New intake manifold - note the clean intake ports which allow a huge increase in airflow into the engine
Mark: So did you find any other issues while you were doing this repair?
Bernie: Well it’s funny that you mention that because yes we did find some other issues. This vehicle came in and it was due, well actually I’ll just show a couple things. So here’s the other issue, this is the turbo oil stand pipe, the oil stand and this as I pointed to in the other picture, you can see where it’s bolted down in the engine, it looked like it was leaking, this is the top where the turbocharger bolts onto the engine and the red arrow points to the engine oil, this is the high pressure oil line that goes through the turbocharger so this is feeding oil into the turbocharger, critical for life in the turbo, the turbo’s spinning at you know at 30 to 40 thousand rpms at times, maybe even faster, it really needs good clean oil. If you look in there it looks pretty gucked up, that’s a small hole, it’s only about maybe a quarter inch in diameter at the most but it’s, this oil hole is so badly plugged it’s surprising that a trickle of oil is getting through. The turbo is working, I think the owner of this vehicle is extremely lucky that he had this service done when he did because the turbo would have seized up in pretty short order and just so you know, the hole on the right hand side which is quite a bit larger that is the oil drain back hole so the oil drains back into the engine down through that hole but again this is you know bad maintenance and the other issue this is what was going on the dash of this vehicle; Service A exceeded by 11,415 kilometers. So this light has been on for a very, very, very long time and this isn’t the first post I’ve talked about people who left their oil and haven’t changed it and you know it’s there in black and white, Mercedes doesn’t make it much easier to be reminded you need to change your oil, it’s there every day and every kilometer you go it tells you you’ve gone too far and really if you follow that religiously you’re going to have a lot less problems, I just can’t say it enough, it doesn’t make any sense, you’re saving absolutely nothing by leaving it longer, so get your oil changed, that’s the key message for this and a lot of that, that guck we’ve seen in the intake system may be prevented, certainly the turbocharger failures we’ve talked about them on previous blogs posts, complete engine repairs, there’s a lot that goes wrong with these so, change your oil, change your oil, get the service done regularly.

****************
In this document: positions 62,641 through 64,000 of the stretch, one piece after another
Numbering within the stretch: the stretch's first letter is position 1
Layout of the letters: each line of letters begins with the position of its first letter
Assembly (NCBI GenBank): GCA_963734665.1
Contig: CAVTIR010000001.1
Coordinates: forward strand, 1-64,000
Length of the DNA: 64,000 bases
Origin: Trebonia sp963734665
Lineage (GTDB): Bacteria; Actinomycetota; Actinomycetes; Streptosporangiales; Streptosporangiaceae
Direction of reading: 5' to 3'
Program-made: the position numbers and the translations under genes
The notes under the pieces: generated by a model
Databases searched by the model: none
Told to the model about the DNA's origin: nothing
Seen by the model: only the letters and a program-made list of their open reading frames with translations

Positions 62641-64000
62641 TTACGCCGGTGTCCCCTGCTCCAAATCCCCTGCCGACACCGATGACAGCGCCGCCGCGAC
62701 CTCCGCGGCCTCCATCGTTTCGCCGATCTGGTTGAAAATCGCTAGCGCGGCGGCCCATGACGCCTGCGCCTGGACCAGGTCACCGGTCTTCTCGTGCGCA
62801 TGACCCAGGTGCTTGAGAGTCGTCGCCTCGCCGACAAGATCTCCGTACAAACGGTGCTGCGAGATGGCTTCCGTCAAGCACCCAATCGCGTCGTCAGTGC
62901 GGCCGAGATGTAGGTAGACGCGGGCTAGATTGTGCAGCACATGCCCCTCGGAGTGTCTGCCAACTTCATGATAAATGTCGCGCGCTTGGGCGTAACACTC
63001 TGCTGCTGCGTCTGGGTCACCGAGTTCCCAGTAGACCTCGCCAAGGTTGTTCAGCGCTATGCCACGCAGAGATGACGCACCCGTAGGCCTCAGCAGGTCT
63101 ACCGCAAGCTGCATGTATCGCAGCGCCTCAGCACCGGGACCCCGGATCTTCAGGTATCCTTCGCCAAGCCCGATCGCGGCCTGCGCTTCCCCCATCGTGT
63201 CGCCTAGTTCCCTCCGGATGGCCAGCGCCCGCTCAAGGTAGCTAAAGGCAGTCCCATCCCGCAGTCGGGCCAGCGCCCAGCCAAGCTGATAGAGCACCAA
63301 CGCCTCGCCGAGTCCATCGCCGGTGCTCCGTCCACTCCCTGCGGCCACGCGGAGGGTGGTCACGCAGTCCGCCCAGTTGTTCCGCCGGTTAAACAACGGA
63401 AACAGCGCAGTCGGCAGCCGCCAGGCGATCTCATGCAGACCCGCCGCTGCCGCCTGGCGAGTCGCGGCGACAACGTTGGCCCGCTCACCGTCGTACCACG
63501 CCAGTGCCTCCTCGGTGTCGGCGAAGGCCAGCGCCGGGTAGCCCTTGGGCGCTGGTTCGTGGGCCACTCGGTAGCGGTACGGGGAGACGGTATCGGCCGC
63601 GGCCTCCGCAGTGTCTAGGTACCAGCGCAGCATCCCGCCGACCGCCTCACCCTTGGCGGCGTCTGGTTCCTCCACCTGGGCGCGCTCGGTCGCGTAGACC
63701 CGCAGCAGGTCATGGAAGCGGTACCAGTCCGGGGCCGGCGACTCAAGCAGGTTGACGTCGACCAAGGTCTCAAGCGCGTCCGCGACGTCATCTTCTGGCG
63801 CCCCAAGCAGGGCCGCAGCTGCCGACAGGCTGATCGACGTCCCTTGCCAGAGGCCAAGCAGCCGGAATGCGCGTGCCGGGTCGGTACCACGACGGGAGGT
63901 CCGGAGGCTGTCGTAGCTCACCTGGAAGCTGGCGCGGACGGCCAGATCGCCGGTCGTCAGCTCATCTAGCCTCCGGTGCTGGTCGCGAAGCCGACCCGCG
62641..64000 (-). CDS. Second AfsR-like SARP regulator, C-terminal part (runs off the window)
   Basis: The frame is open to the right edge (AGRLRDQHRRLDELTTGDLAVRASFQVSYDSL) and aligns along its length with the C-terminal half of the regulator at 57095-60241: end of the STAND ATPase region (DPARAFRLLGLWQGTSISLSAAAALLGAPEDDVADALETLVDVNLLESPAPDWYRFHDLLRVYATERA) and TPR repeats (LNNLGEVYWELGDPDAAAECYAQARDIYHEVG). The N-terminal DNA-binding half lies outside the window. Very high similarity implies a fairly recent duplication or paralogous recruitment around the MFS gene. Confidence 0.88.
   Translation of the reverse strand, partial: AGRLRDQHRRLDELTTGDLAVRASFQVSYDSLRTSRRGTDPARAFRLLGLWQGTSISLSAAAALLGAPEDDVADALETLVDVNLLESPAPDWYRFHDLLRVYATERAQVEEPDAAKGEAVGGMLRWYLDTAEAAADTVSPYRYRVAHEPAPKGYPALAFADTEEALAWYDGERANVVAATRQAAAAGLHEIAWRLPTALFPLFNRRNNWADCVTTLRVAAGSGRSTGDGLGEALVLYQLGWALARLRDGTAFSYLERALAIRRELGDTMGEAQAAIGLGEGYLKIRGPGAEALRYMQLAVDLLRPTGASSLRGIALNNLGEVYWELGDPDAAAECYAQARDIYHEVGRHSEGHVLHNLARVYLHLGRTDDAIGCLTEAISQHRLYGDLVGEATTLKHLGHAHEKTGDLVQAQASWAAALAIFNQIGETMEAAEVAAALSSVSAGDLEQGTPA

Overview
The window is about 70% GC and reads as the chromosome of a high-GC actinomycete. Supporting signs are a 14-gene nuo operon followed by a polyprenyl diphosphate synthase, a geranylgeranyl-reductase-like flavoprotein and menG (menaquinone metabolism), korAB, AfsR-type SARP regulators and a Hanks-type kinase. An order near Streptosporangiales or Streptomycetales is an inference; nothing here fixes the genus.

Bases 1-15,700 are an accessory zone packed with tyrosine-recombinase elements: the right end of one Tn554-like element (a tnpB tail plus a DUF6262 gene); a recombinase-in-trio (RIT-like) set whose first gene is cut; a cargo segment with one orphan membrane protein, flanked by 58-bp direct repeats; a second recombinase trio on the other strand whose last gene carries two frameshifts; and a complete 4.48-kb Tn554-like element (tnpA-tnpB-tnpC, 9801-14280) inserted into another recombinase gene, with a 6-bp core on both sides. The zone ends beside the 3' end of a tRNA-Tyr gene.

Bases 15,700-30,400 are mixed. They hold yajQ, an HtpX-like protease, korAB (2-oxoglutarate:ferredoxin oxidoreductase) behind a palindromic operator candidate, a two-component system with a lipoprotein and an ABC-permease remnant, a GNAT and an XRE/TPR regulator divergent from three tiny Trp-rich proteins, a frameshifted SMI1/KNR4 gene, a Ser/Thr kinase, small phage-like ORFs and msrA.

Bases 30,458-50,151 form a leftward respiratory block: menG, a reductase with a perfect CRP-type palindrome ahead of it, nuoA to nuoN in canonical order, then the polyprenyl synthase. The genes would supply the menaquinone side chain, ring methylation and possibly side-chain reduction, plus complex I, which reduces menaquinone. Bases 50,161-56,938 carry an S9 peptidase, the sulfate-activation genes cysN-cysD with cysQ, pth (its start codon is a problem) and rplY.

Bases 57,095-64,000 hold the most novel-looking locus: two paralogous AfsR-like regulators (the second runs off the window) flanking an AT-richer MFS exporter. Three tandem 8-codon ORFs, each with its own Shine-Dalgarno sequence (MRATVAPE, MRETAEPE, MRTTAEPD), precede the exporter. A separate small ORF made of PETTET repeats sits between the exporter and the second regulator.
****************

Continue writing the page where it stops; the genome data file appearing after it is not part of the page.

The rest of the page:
Instrument panel display indicating that service is far overdue: If you own a vehicle with these reminders PLEASE HEED THE WARNING: failure to do so will cost you lots of money
Turbocharger stand: red arrow points to the almost solidly plugged oil supply port. Had this plugged fully the turbocharger would have quickly seized.